For being a player who's never played a game in Milwaukee, Brewers fans sure seem to love Ryan Joseph "Scooter" Gennett.
The fan base's blind affection so generously heaped upon the childlike frame of the scant second baseman is probably on account of two main reasons. First, and most important, Gennett hit .297, stole eight bases and tallied 60 hits through 50 games in Nashville this season. Not bad at all. But it seems like the primary reason fans have been ardently clamoring for Scooter to climb the prospect ladder is--aside from him not being Rickie Weeks--is on account of how he's managed to play slightly above average triple-A ball while still being able to shop at Gap Kids. Well, the boisterous and largely-unintelligible cries of Team Scooter were finally heard today, as the impish infielder was promoted to the Milwaukee Brewers 25-man roster.
Let me start by saying that I harbor no ill will toward Gennett. I wish him loads of success in Milwaukee over the course of a lengthy and memorable career. However, I just don't see that happening. Sure, the little guy is the sixth rated prospect in the Brewers minor league system, but that same minor league system is considered to be among the worst in baseball. The Expos have better prospects waiting in the wings. Being the sixth best prospect the Brewers has to offer is as much a badge of honor was being one of the best actors in Fast & Furious 6, a touring musician in support of Josh Groban or third runner-up in the Miss Vermont pageant.
We live in an age of baseball that's, thankfully, less reliant on a player's ability to "look" like a pro and "show he has the tools to last in this league" and 5,000 other things you've heard Harold Reynolds say. I won't pretend to be an expert on advanced metrics, but I do appreciate that player evaluation has advanced beyond looking at how an adult man looks in a uniform, how hard he can hit a baseball and how he "leave it all on the field." I love the increased acceptance of defense-first players on rosters throughout the league and how ballparks are adding OBP to their jumbotron stats.
Yet Scooter-Mania seems to hint that no matter how much we know about baseball and how much the way we watch the game has changed for the better, it's nothing compared to the allure of seeing a man with a unique body-type play at a level and with a frequency he shouldn't be permitted. Scooter Gennett is baseball John Kuhn. In the same way the collective screams of "KUUUUUUUUHN!!!" showed Lambeau Field preferred to put the fate of 4th and 1 in the incapable hands of a white, 250-pound undrafted backup fullback from Shippensburg instead of Ryan Grant in his prime, is the same logic that goes into seeking out a 5'10" (listed--he's maybe 5'6") and 150-pound singles hitter taken in the 16th round to take over at second base for a struggling-but-proven first round pick/former All-Star with three 20-homer run seasons to his credit and a career OBP that's higher than any single season Gennett has had since low-A ball.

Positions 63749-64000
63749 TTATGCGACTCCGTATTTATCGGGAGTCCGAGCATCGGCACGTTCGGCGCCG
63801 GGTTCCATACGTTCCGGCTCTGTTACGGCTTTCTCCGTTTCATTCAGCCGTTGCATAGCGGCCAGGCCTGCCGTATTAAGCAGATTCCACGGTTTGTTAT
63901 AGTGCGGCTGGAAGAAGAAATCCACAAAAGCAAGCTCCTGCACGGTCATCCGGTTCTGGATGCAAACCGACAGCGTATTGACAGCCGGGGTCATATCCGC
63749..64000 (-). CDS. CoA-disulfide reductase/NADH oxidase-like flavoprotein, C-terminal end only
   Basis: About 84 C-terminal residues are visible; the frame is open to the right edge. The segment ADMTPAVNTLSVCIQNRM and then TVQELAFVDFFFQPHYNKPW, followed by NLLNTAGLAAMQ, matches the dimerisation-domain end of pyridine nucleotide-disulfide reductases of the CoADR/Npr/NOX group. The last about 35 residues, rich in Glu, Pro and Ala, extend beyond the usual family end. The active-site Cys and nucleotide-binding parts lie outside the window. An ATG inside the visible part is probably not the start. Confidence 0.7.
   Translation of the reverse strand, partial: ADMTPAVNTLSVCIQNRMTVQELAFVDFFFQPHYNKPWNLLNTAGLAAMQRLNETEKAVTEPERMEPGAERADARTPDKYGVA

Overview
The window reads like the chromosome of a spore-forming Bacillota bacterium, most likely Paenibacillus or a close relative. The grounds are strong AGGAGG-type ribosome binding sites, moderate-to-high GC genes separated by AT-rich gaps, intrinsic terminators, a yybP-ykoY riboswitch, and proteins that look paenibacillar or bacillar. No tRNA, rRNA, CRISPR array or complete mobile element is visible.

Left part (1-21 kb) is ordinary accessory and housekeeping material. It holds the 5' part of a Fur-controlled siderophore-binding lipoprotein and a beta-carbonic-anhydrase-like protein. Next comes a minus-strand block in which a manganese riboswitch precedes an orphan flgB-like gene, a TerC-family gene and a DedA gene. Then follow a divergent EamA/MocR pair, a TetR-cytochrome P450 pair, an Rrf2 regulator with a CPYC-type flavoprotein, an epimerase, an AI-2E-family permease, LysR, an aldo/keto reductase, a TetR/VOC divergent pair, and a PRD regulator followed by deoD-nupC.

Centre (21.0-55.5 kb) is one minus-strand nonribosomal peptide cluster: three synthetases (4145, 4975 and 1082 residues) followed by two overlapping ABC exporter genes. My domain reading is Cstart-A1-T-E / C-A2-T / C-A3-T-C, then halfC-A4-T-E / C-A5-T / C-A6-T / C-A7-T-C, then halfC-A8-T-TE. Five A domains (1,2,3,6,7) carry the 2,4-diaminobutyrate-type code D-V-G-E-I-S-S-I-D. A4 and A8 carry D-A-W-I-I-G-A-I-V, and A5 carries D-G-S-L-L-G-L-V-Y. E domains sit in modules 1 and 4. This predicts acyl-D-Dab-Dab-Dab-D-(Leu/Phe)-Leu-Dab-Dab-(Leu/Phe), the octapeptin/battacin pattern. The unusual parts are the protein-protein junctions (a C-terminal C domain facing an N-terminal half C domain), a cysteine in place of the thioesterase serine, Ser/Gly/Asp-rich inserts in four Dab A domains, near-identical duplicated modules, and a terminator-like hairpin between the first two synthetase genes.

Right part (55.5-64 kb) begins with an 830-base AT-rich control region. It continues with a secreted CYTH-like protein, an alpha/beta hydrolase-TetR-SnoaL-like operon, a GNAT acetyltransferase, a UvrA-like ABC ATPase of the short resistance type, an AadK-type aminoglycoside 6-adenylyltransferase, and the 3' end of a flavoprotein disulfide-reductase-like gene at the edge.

As a whole, we like "scrappy" and "gritty" players because they're like us. They weren't blessed with the bodies to be able to succeed in professional sports. When an Eckstein or a Gennett squeezes through the cracks, it's a victory for us. Maybe we can do something with our life someday. Maybe we will get that raise so we can finally buy that boat or trick that cute bartender into going on a date with us. It's all kind of sad. And when the anomaly has a nickname like "Scooter," we're eating out of his hand.
I might be wrong (and I really hope I am), but I just don't think Scooter Gennett is the answer... unless the question is in regard to a cheap, warm body that will keep fans watching a fourth place team while Doug Melvin tries to free up salary by trading Rickie Weeks for peanuts. Right now, even Jeff Bianchi seems like a better option at second than Gennett does. And if Gennett is so goddamn valuable and meaningful for Milwaukee's future, then why start his arbitration clock, toss him unnecessary service time and rob him of regular at-bats in meaningless contests?
As neat as it is to see a homegrown prospect ascend to the Major League level, I think both the time and the player are wrong. Bookmark this and tweet quotes at me when I'm wrong, but I think Scooter Gennett is more likely to wind up as a funny "Oh my God, I forgot about him!!!" reference we pull out to make friends laugh in 2019 than a productive every day player at the big league level. Rickie Weeks may not be the right man for Milwaukee's 2B job right now (even though he is), but neither is a scrappy-gritty miniature who we can live vicariously through.